Everybody makes financial mistakes. It’s just human nature. Even the financial experts out in the world make mistakes. Half of them in fact are now financial experts because of their need to fix their own financial mistakes. I’ve made plenty myself, the worst probably being the time in my 20’s in which I signed up to sell cosmetics for a company I knew nothing about. However, with this post what I hope to do is to point out some of the worst financial mistakes that you can make through your life so that you can hopefully avoid them.
Some of The Worst Financial Mistake At Age…
20-29: Not making any financial decisions at all.
Most 20 year olds are not thinking much about their financial futures. They are usually on their own financially for the first time. The last thing they are planning for is next week let alone retirement. This is a tremendous mistake. But rather than getting overwhelmed by jumping straight into retirement planning start first by tracking your expenses so that you know exactly where your money is going. After you do that you might be surprised about some decisions that you are making and saving money might begin naturally after you decide to cut out the waste.
30-39: Still being an impulse shopper.
If you are still an impulse shopper when it comes to most things odds are that you don’t know exactly where your money is going. And if you don’t know that, then odds are you also don’t have a financial plan that includes an emergency fund, college funds for your kids, a retirement fund, etc. Why is this important that you at least have these things set up now? It’s a financial phrase called Compound Interest.
What is Compound Interest? To put it simply it works like this. Let’s say you save $100 in a place that gives you 5% interest. At the end of the year you end up with $105. And here is where your interest compounds. The next year’s interest is made off of last year’s total not your initial investment. So instead of ending up with $110 after year two, you in fact end up with $110.25. This doesn’t sound like a big difference, but it adds up over time.
At age 65 your $100 investment made when you were 30 would be worth $551.60.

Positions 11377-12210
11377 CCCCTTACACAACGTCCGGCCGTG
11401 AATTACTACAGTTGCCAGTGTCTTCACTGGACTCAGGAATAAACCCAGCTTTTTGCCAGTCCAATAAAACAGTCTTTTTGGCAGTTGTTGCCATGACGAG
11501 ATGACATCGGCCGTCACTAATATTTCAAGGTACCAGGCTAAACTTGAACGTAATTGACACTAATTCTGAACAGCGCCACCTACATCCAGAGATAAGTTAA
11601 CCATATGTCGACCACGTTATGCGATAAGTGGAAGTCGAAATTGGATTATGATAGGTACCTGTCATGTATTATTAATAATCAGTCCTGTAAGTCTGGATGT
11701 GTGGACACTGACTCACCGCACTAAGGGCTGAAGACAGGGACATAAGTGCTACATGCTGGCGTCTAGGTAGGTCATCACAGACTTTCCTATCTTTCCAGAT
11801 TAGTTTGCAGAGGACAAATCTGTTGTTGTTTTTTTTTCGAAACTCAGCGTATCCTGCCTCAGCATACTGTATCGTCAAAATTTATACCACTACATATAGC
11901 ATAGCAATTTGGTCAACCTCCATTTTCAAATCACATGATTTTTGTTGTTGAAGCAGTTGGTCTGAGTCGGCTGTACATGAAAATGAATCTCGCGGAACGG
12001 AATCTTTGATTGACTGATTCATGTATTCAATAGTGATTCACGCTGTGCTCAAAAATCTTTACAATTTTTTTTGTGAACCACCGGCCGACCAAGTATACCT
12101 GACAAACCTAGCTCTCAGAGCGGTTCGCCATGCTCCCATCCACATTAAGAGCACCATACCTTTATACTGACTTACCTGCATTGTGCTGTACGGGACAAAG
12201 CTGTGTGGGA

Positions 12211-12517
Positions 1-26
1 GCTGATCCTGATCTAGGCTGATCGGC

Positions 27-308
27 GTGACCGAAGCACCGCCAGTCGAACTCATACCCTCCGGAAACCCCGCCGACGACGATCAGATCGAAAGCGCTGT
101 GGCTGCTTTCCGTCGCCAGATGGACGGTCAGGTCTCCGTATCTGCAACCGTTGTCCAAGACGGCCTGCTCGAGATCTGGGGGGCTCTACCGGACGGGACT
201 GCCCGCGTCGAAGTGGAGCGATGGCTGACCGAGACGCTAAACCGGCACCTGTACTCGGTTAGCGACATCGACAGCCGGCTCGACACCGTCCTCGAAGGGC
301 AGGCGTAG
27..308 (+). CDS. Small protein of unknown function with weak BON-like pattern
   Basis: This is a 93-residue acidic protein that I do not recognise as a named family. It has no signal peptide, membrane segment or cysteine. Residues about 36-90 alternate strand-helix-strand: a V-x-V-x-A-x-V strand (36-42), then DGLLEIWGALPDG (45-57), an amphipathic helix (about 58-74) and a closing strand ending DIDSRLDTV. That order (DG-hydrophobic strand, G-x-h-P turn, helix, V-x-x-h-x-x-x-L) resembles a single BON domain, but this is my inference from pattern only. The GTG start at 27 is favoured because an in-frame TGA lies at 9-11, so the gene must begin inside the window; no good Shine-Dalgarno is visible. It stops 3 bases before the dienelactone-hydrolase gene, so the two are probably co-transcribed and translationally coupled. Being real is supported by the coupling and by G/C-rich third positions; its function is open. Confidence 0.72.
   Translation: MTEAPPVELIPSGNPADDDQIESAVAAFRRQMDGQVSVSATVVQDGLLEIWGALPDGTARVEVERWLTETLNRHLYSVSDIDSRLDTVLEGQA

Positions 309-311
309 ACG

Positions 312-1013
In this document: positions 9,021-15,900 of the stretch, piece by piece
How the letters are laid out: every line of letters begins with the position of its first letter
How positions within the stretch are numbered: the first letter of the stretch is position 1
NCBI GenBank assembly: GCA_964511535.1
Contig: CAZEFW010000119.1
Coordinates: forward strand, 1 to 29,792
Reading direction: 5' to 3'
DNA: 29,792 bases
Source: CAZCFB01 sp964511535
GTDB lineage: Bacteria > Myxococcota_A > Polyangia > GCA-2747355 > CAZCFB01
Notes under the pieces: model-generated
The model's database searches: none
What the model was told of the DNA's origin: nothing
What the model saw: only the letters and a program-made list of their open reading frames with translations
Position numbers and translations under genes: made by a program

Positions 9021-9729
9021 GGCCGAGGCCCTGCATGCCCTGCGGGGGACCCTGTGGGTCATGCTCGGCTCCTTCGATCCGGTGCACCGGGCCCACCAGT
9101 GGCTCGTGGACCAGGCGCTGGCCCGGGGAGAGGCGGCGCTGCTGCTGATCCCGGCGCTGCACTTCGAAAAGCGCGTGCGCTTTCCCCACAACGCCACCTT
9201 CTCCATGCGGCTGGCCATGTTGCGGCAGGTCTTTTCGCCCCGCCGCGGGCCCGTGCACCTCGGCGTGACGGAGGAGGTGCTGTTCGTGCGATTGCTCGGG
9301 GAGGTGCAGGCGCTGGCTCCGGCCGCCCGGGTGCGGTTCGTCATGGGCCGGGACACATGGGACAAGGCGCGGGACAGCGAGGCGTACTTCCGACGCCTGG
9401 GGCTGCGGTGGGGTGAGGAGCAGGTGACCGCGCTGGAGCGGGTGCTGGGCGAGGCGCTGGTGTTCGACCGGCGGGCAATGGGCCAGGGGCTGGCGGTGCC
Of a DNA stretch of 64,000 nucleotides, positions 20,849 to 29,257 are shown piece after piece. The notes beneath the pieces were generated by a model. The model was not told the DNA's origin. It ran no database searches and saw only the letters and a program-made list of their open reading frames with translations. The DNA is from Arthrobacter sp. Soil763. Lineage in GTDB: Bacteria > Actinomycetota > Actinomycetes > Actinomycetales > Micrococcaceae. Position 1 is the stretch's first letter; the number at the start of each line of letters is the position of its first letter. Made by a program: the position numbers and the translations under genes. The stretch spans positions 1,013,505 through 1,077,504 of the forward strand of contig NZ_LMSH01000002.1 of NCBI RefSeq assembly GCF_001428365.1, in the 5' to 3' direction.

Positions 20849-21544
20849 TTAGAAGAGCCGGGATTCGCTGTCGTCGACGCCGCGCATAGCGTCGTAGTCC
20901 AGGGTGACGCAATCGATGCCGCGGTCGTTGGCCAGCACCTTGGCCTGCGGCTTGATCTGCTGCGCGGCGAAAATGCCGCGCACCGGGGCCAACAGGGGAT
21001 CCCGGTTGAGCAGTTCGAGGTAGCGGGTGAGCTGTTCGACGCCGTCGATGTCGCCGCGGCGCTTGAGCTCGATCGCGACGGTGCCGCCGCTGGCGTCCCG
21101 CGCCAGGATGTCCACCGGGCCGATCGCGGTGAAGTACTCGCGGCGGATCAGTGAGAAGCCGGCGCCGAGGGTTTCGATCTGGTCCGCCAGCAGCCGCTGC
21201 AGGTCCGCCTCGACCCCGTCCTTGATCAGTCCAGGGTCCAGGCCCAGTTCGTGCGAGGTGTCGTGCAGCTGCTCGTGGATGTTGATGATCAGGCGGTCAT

If instead you put it in at 40? $338.64
Understand now why now it is important that you have your retirement and other savings plans started?
40-49: Not saving enough money or putting it towards the wrong places.
For most your 40’s and 50’s are when you hit your peak earnings and you are thinking about retirement. You should be socking as much money away as possible, maximizing your retirement fund contributions. If you think about your financial history as a race, you are in the last quarter of your race and you need to amp it up, leaving nothing behind when you cross that finish line.
Unfortunately this might also be the time in which you are thinking about your kid who is heading off to college or older kids want to move back home or older kids who want to borrow money. Think very carefully about these decisions as taking away from your retirement to fund your kids, providing that you have to make that choice as you don’t have enough for both, can be a critical mistake that could cause you to have to push your retirement out to a much later date which is not always possible in today’s job market.
50-59: Taking too many financial risks.
By this age many people are well aware that retirement is looming. But now is not the time to jump on the risk boat with your money. Don’t invest in a new 30-year mortgage, don’t take on a new big debt or create large debt, and start moving your money out of riskier investments. There just simply isn’t time to make up for what could happen if your risky investment goes bad.
60-Retirement: Not having a plan for retirement.
There are a lot of factors to consider when thinking about retirement. Here are a few as outlined in Liz Weston’s Money in your 60’s: 12 Steps to Take:
- What is the estimate of your social security benefits based on your expected retirement date?
- Will your benefits reduce if you take early retirement?
- Where are you going to live? Will you still have a mortgage?
- Will you still be in debt?
- Do you need long-term-care insurance?
- When do you get long-term-care insurance? Between 60-65 when the rates are low? Or between 65-70 when the rates are higher?
Not having a plan to answer these questions and others can cause you to make some mistakes that can negatively and irreparably damage your life in retirement. Take the time to answer these questions before retiring.
This article was written in participation of Women’s Money Week. Check out all of the other wonderful writers that are exploring this topic.
Kelly Kinkaid enjoys writing about such topics as stretching a dollar, personal finance, diet and fitness, and living a life well lived. She spends all of her spare time in her many roles including but not limited to soccer, basketball, swimmer, band, and piano mom, runner and wife. You may contact her via e-mail kellyology(at)gmail(dot)com.